Sunday, November 14, 2010

Proletariata Obsolescens: My Pocket Pal

I suppose it's a cliche to marvel at modern technology, but at least for somebody my age it's just hard not to. This is my copy of the Pocket Pal. As you can see from the scribbling on it I inherited it from Joe Cammilleri, one of a handful of old-timer graphic production people I worked with who made it to new technology. (He dropped dead at a family picnic in the late 1980s; he was in his sixties. Everybody at the type shop we worked at went to his wake.) Anyway the Pocket Pal was a treasured possession back in the day. Published by the International Paper Company, it was a pocket-sized book that was sort of a how-to bible of old-school graphic arts. It explained how everything worked, and had some basic charts and descriptions that were key to understanding any job or process somewhere along the graphic arts production chain. First published in 1934, mine is the snazzy 12th edition, hot off the presses in 1981.

I got my first job in graphic art in 1981, when I moved from Chicago to New York to be the Art Director of The Revolutionary Socialist League's newspaper, The Torch/La Antorcha. The guy who had put the paper together for years--he went by the name Lee but he was a veteran of the old S.D.S. named Morgan Spector--had learned a bit of the real newspaper craft as a youth working in California. He was tired and wanted to move on. Lee explained to me the basics of typography and layout. We could have used a Pocket Pal: even if our technology was pretty basic, we were only a few steps into post-mechanical production and there was stuff I wish we had known. The Pocket Pal details moveable type (above), linecasting and monotype even these were pretty much obsolete in the U.S. by 1981.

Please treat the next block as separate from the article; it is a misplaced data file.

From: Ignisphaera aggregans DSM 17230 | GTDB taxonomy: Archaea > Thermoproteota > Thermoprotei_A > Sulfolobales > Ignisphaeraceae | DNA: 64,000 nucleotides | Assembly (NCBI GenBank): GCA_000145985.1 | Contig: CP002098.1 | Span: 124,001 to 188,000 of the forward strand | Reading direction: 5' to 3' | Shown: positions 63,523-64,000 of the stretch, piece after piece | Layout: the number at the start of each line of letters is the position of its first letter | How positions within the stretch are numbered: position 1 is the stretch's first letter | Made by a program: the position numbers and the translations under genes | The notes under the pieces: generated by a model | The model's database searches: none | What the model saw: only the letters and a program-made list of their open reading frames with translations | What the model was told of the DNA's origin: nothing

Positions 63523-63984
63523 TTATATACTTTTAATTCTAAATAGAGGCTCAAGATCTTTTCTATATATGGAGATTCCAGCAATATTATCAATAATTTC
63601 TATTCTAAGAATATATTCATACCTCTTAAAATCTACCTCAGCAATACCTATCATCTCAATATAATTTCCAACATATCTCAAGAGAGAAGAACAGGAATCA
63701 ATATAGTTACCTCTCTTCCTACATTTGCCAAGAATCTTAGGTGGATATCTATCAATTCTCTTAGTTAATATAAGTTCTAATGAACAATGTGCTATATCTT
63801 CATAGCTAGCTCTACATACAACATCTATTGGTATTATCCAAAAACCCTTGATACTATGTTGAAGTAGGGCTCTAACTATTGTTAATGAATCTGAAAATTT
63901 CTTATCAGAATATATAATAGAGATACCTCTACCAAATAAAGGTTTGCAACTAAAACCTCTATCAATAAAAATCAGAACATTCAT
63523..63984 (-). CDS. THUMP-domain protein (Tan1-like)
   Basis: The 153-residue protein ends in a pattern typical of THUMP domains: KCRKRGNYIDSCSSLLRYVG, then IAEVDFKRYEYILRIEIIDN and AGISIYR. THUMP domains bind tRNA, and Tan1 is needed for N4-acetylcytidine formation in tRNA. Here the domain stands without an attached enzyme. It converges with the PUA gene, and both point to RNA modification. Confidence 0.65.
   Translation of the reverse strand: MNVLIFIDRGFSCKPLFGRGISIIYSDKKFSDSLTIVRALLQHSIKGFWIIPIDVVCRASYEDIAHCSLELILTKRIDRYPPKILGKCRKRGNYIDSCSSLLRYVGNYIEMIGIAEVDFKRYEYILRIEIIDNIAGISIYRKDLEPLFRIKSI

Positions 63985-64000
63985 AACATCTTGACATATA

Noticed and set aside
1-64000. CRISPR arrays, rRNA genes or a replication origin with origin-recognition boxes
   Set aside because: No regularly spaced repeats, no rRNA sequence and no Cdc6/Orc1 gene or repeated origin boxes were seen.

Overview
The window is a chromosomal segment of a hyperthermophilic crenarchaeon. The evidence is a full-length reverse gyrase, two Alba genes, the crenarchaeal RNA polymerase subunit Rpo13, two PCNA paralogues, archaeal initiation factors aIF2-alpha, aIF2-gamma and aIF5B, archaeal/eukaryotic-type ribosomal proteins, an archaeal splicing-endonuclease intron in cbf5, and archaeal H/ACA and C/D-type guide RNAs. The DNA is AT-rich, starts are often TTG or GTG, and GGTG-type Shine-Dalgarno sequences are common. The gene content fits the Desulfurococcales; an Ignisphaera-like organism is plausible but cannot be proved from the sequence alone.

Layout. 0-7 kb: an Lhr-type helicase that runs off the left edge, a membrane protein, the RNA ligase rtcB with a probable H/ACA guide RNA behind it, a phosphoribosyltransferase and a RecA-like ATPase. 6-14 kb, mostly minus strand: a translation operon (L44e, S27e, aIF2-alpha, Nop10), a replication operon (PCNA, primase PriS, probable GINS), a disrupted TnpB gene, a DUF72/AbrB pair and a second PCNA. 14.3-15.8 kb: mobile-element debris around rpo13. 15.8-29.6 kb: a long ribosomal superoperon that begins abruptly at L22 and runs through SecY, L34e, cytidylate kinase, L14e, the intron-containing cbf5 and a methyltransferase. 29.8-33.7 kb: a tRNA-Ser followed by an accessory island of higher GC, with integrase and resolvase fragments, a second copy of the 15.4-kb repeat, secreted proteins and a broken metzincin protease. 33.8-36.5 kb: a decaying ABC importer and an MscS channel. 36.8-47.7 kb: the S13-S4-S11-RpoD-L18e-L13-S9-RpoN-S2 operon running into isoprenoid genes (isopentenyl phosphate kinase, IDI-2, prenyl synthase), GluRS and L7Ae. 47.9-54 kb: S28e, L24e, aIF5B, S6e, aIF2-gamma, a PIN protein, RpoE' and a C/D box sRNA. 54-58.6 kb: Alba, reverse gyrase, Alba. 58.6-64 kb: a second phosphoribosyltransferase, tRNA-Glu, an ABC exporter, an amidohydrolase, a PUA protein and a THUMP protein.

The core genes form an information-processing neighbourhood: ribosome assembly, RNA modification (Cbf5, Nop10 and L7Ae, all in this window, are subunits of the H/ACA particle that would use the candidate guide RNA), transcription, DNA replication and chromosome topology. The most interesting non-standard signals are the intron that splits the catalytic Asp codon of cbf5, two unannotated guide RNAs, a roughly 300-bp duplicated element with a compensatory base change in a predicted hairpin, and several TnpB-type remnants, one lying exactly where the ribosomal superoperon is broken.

We had an early phototypesetting system, the CompuGraphic Comp One. It had a one- line memory, and a primitive one-line illuminated dot-matrix readout instead of any kind of video screen. It was very basic typesetting; there were a handful of codes you had to learn. Once you pressed the "return" key, there was no going back, the wheels inside the magic box spun and exposed photographic paper from a very bright bulb through a film strip. If you wanted to change the size of the type or the font, you had to open the machine and change the font film strip. When all of a manuscript had been re-typeset onto a galley, you had to remove the film cannister and put it in a special photographic processor. Out came a galley of type ready to be cut up and pasted up...and of course that's how the newspaper itself was actually laid out, with a razorblade, a waxer, a T-square, and a wonderful wooden easel. There was another similar machine called a headliner that generated display type. On special occasions we'd break out the presstype. In a couple years the technology improved to be more computerized: you entered the coded galleys of type onto a more standard computer screen and everything was recorded onto a giant floppy disk. The CompuGraphic Editwriter seemed like a miracle. An expensive miracle.

While the name is now dated, sounding like a bit of a medical issue, when VDT's hit typesetting it seemed like a miracle. That's Video Display Terminal. They displayed horrible bluish white or green letters against black, and they weren't even slightly WYSIWYG. You had to memorize a library of coding to generate a good paragraph of type. The Pocket Pal explains how all this works, with a precision of language and description that is admirable. It's all up to the ghost in the machine with today's digital publishing world, but not so back then. At my last typesetting job toward the end of the 1980s there was a person whose job it was to simply mark up the kerning between every single letter of type that we generated: she sat there with her schaedler rule measuring the number of points to be added or subtracted between every letter to make the type look "massaged."